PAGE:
WINONA SEDRIANA HAYWARD, An about-to-be published writer of a short story mystery titled: The Mysterious Countess.
GRIFFITH ANDERSON, owner and publisher of a well-known 1860’s publishing house.
SCENE: A spring afternoon in a pastoral glade of a well-known city park. Winona is seated on a park bench. She is fashionably clad in the latest princess style: a black silk moiré suit and overskirt with matching hat. Her straight-sleeved jacket is expertly tailored; fitted at the waist and slightly flared at the hips.. Across her lap she has placed a folded coral pink parasol which she grips in her right hand. Occasionally, she taps the crown of her parasol against the palm of her left hand. She glances up and observes a tall, bearded man walking briskly along the path toward her. He is fashionably dressed in a black frock coat and matching trousers. On his head is a black top hat. Sporting a walking cane, he strides confidently in Winona’s direction. As he approaches her, he bows and smiles.
WINONA: (smiling warmly in return as she offers her hand). Ah, Mr. Anderson. I am delighted you suggested this setting for our meeting. Is it not serendipitous weather? Look at the intense green of the sunlit grass. Do you know how many shades of green there are?
GRIFFITH: (glances about quickly before he bends over her proffered, gloved hand and takes it lightly in his). Miss Hayward, you overwhelm me with your questions.
WINONA: (with a charming laugh). Questions, questions—so many questions. Do you think that in the course of a lifetime all one’s questions are answered?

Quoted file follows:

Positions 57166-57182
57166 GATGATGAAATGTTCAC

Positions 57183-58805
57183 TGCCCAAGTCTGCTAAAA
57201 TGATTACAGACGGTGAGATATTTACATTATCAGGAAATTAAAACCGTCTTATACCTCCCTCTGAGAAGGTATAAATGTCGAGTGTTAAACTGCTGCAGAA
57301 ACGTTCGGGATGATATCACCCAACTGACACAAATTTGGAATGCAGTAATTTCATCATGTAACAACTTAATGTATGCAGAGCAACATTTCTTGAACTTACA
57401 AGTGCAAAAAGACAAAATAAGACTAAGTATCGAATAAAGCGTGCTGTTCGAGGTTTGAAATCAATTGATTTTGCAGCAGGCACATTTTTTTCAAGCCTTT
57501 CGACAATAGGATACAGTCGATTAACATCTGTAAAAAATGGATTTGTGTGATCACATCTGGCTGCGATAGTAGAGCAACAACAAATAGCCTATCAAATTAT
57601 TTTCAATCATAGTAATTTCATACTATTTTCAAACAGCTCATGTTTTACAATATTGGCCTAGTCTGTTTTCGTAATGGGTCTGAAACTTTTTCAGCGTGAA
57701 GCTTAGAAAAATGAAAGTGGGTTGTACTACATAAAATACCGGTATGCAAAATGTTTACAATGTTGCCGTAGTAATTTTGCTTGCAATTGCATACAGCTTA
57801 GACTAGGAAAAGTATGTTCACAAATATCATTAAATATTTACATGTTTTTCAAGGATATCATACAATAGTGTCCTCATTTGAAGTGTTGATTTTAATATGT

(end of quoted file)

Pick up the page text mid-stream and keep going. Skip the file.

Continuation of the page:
GRIFFITH: That, I think, would depend on the questions.
WINONA : (bows her head in acknowledgement as she rises graciously from the bench). Touché, Mr. Anderson. May I suggest a stroll along this pleasant parkway?
GRIFFITH: An excellent idea, Miss Hayward. You must have surmised how I needed to stretch my legs in the open air after sitting all morning in a stuffy publishing office, dealing with an irascible, egotistical author who refuses to acknowledge the reality of his declining book sales.
WINONA: (rejoins) Oh dear, how awkward. If I may be so bold, Mr. Anderson, a walk in these magnificent surroundings would be a perfect tonic and, I’m sure, would effect a much more pleasant discourse.
GRIFFITH: (raising one eyebrow quizzically). Am I to infer from your remark that you have agreed to the terms of the contract?
WINONA: (looking thoughtful as she twirls her parasol). Mr. Anderson, I am indeed honoured that your long-distinguished and successful publishing firm has accepted my short story for your book. I understand you are breaking new ground by publishing, for the first time anywhere, a compendium of short stories by twelve women mystery authors. I do have one concern, however.
GRIFFITH: (turning to gaze at her). And that would be?
WINONA: I do not wish to see my name listed in the table of contents.
GRIFFITH: Miss Hayward…(he sputters) I am baffled. A minute ago, you told me you were “honoured”.
WINONA: Oh, indeed I am Mr. Anderson; indeed I am. But I must insist that my name not be divulged.
GRIFFITH: (frowning). And what would you suggest? A Nom de Plume?
WINONA: No, Mr. Anderson. I would suggest ANON.
GRIFFITH: (throws back his head and laughs heartily). ANON? (he repeats, gasping for breath). Miss Hayward, you are extremely sagacious. Not only is your story The Countess, mysterious, but your name proposal is, too.
WINONA: (looking nonplussed at Griffith’s outburst). Then you approve?
GRIFFITH: Indubitably, Miss Hayward. Indubitably. It is a touch of genius. You show great perspicacity.
WINONA: (grinning). I am so glad you are in agreement with my idea.
GRIFFITH: And speaking of perspicacity…you were correct about these surroundings contributing to amiable discourse. Now, up ahead I see an outdoor café. Will you join me in celebrating this delightful and mutually advantageous afternoon by partaking of some tea and appetizing delicacies?
(The scene closes with the two strolling towards stage left.)
Jeannie D. Parsons©2009